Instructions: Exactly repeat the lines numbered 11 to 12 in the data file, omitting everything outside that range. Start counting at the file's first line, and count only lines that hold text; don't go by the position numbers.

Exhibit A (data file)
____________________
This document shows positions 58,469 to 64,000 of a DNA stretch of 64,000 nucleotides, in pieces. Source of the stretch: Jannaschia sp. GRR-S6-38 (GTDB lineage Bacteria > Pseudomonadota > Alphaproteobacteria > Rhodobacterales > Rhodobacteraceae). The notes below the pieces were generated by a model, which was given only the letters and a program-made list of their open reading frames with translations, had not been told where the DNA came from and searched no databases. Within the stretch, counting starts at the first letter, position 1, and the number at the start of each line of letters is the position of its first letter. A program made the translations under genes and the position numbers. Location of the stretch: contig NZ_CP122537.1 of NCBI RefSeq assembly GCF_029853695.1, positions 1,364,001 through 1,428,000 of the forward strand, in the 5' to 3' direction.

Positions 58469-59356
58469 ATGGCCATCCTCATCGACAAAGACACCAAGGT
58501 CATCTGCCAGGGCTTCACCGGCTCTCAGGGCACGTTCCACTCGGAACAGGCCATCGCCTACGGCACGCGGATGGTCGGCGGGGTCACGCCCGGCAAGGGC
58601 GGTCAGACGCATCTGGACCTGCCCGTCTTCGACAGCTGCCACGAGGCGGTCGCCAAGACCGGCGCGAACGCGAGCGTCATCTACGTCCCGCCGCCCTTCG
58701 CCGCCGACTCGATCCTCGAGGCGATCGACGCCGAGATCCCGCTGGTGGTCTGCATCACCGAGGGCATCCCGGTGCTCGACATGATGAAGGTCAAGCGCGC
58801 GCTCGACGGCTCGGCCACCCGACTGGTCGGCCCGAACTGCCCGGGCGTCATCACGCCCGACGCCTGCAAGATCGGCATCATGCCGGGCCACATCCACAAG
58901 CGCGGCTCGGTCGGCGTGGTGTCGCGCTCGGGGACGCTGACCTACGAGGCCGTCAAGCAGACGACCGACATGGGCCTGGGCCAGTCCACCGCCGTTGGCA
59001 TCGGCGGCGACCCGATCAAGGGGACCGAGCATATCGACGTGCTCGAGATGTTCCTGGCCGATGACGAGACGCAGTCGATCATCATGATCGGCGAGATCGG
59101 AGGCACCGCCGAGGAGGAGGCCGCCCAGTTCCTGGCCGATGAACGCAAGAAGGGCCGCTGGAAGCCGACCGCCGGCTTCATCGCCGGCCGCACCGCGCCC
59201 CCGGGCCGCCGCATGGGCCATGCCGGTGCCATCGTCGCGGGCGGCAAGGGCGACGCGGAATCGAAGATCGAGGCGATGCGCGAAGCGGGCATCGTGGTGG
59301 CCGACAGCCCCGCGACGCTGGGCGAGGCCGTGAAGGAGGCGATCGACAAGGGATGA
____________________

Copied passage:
59201 CCGGGCCGCCGCATGGGCCATGCCGGTGCCATCGTCGCGGGCGGCAAGGGCGACGCGGAATCGAAGATCGAGGCGATGCGCGAAGCGGGCATCGTGGTGG
59301 CCGACAGCCCCGCGACGCTGGGCGAGGCCGTGAAGGAGGCGATCGACAAGGGATGA